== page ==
I went to see the Chameleons’ production of the pantomime, Robin Hood, on Thursday January 26th. The production was excellent and the pantomime had all the key ingredients you’d expect.
Humour, topical jokes (at the expense of D.J. Trump Esq), songs (sung with gusto and great enjoyment) and a wonderful story. There was the “oh no we won’t” moment from the audience and the usual dressing up of women as men (though not the other way round as well here). Robin was actually a man in this production! (And played by the excellent Paul Jones who got into the traditional thigh slapping with considerable enthusiasm).
And laughs were to be had even with the odd missed cue. Songs came from Men In Tights (amongst other sources) and I was delighted to hear the classic “Robin Hood, Robin Hood riding through the glen” right at the end of the pantomime. Confession time: I didn’t see the original TV series here (on the grounds I hadn’t been born!) but I do recall seeing repeats of it and, for me, no production of Robin Hood would be quite complete without a nod to the series. Incidentally, I did like the BBC remake a few years back of Robin with Keith Allen as the Sheriff but felt that series lost its way when it killed off Maid Marian. (Yes, really).
This version of the classic story had Friar Tuck (played by Dave Wilkins) acting as narrator, setting the opening scene for us all, and being a major player throughout. The local pub was “The Drunken Monk” and there was a reference to being dragged up Hursley Road (presumably when the good Friar had had a little too much “medicinal” lubrication). I felt sorry for Dave Wilkins here as whatever it was that was used to “pad out” his shoulders and chest did not look at all comfortable to wear. Still, it is a fine tradition to suffer for one’s art…
Now there are two problems with staging Robin Hood, so well done to Liz Strevens, as director, for overcoming them. Firstly, absolutely nobody is going to outdo the performance of the much missed Alan Rickman as the Sheriff of Nottingham. The only thing that can be done here is to try not to compete with that. There was a lovely nod to Alan Rickman’s portrayal when Geoff Dodsworth, the Sheriff, announced he was cancelling the holiday to celebrate King Richard’s birthday. Wonderful echoes of Rickman’s “and Christmas is cancelled”.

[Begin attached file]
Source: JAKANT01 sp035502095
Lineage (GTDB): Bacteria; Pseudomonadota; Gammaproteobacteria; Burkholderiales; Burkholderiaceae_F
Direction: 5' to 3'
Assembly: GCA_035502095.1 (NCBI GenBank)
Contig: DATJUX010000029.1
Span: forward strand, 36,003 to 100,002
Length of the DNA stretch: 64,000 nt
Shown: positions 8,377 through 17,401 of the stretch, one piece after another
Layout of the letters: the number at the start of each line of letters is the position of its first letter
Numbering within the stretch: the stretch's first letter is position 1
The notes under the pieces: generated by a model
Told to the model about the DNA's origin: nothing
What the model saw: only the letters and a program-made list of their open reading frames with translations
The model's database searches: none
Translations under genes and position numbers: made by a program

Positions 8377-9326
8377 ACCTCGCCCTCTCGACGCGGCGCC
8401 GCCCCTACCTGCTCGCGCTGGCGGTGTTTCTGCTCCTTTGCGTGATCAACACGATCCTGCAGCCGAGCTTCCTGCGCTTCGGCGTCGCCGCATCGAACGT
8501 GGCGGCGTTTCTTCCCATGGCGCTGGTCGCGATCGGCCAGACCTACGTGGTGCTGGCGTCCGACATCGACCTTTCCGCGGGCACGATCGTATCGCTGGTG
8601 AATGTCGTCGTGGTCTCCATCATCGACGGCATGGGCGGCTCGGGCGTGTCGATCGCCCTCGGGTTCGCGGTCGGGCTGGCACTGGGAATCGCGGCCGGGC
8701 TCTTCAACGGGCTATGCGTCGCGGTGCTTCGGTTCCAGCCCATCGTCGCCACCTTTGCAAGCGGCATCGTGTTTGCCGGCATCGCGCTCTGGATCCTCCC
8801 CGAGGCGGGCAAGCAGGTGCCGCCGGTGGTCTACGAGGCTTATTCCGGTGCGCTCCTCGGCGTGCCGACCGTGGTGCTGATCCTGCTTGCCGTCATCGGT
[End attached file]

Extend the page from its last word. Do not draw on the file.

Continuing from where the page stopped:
Having said all that, Geoff Dodsworth got the performance spot on with the right degree of villainy. The “boo” quotient was rightly very high for him! Ah, the perils of success… get it right and you are booed to high heaven.
The Sheriff’s dumb sidekick, Dropkick, played by Terry James owed more than a passing nod to Baldrick from Blackadder.
But this was a great addition as Dropkick earned some of the biggest laughs of the evening. You wouldn’t want to go to his tailors, though.
The second problem is to avoid alienating your audience, you must stick to the traditional story or at least significant elements of it. (This is where the BBC remake went badly wrong though they did bring in Guy of Gisborne as the Sheriff’s NOT dumb sidekick). The Chameleons got this spot on. Robin was outlawed, his lady love was under threat, King Richard came back and all was well.
Incidentally, one thing I loved about this production was the historical accuracy (yes, really!) when the plotline hinges on Richard the Lionheart being captured and held for ransom. King Richard really was captured and a huge sum demanded for his release (which was raised and almost bankrupted the country. Of course, there was a huge incentive to pay up as it meant getting rid of Prince John (albeit temporarily). In the show, there was no mention of John. Robin Hood usually has either the Sheriff or John as the chief villain and here it was the Sheriff, though one of my favourite classic Disney productions has them both and the wonderful Sir Hiss, voiced by the great Terry Thomas.